by Blexbolex; trans. from the French by Claudia Z. Bedrick; illus. by the author
Primary, Intermediate Enchanted Lion 280 pp.
11/13 978-1-59270-137-7 $22.95
The French illustrator (Seasons, rev. 7/10; People, rev. 9/11) is as provocative as ever in this graphic celebration — and parody — of the very idea of story. Like Dr. Seuss’s And to Think That I Saw It on Mulberry Street (1937), Ballad compounds the fantastical — literally, here: each chapter has twice the pages, less two, of its predecessor (4, 6, 10, 18…); at 130 pages, the seventh and last chapter is half the book — just one instance of Blexbolex’s intricate crafting. Meanwhile, the story expands from chapter one’s uneventful walk (“The school, the road, home”) to closer observation of the real world before entering an imagined world and its characters (“the stranger” — storyteller, musician, hero; “bandits” resembling Pinocchio’s Cat and Fox; “the witch”). Each chapter begins with a précis, but it is Blexbolex’s square illustrations, captioned with just a couple of nouns, that convey the action and accumulate references—a queen, a kidnapping, a dragon, a volcano, mountains, a waterfall, a castle, a captive elf, night, storm, rescue, escape. Ultimately, at dawn, the stranger and queen arrive “home.” Blexbolex’s simple forms range in colors from gentle blues and greens to the arresting yellow of the stranger’s raincoat and his trouser’s fluorescent pink; coarse grids of halftone dots add modeling and subtlety to the elegantly composed scenes. An intriguing book — one to unravel, decode, and ponder in successive re-readings.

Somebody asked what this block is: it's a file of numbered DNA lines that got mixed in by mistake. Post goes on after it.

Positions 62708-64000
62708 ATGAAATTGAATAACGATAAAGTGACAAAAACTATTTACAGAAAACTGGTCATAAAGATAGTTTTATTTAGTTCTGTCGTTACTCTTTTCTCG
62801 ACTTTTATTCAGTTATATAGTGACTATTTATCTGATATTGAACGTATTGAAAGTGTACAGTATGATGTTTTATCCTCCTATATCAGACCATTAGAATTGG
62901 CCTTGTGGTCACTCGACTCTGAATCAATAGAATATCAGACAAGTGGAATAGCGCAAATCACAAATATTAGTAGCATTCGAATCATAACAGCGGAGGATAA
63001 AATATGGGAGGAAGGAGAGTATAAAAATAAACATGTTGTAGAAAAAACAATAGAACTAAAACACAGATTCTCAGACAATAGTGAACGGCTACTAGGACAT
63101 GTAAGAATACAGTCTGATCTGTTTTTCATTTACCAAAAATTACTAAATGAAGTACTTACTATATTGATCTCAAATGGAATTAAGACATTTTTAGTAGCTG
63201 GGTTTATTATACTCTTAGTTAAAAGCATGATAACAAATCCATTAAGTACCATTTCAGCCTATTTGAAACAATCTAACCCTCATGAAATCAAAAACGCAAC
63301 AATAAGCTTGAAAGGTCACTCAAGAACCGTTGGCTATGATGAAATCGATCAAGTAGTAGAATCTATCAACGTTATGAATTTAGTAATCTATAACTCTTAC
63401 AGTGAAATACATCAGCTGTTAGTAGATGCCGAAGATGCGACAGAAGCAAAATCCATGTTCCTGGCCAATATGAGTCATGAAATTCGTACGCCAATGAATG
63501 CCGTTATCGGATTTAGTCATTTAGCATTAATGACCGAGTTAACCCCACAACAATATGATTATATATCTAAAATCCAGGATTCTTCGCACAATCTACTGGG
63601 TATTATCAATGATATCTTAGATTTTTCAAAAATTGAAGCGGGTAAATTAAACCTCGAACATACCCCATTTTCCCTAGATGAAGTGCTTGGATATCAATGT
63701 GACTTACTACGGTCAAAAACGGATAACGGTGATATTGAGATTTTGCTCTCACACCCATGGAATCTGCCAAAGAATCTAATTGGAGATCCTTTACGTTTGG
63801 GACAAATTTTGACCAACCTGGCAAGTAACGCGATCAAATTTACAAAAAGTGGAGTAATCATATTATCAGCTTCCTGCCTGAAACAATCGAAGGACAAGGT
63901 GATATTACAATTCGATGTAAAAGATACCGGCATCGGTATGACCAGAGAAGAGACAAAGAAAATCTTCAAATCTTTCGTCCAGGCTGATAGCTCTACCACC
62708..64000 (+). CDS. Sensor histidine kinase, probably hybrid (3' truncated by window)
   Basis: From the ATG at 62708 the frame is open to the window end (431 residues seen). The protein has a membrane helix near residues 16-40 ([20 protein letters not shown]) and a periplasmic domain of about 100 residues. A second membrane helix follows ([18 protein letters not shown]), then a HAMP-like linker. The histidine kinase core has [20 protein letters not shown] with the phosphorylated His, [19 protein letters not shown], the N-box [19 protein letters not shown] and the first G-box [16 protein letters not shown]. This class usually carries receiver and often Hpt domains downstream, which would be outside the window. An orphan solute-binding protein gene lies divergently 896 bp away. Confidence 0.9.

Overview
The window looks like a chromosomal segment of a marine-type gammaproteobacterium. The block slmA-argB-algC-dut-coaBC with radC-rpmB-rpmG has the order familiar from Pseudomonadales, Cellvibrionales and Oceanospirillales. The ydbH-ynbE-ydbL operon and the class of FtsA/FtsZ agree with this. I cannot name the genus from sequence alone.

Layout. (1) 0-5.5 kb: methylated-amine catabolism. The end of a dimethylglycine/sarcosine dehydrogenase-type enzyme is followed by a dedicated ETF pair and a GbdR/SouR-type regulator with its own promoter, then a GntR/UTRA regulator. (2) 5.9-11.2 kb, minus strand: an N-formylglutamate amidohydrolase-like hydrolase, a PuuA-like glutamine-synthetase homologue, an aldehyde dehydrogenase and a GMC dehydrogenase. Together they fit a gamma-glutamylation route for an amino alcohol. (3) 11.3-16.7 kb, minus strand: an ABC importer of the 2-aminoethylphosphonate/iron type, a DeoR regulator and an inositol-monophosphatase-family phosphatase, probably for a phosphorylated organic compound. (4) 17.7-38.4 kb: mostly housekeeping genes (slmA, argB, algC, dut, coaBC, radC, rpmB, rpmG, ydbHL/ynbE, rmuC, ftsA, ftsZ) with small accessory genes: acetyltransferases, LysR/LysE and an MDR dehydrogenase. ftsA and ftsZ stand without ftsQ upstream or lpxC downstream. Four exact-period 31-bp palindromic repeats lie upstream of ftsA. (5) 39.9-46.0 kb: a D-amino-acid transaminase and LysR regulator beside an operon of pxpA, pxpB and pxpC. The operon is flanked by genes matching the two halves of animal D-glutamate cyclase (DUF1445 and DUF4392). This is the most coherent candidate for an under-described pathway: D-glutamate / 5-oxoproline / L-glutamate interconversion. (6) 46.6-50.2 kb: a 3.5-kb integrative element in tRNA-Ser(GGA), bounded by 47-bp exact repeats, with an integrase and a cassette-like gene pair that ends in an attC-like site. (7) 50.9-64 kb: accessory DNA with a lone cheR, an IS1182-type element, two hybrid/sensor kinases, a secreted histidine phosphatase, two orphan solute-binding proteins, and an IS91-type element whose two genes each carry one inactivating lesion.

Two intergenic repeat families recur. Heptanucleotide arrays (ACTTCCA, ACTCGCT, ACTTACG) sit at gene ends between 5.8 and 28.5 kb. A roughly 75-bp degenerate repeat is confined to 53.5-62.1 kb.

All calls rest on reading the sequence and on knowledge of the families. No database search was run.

From the March/April 2014 issue of The Horn Book Magazine.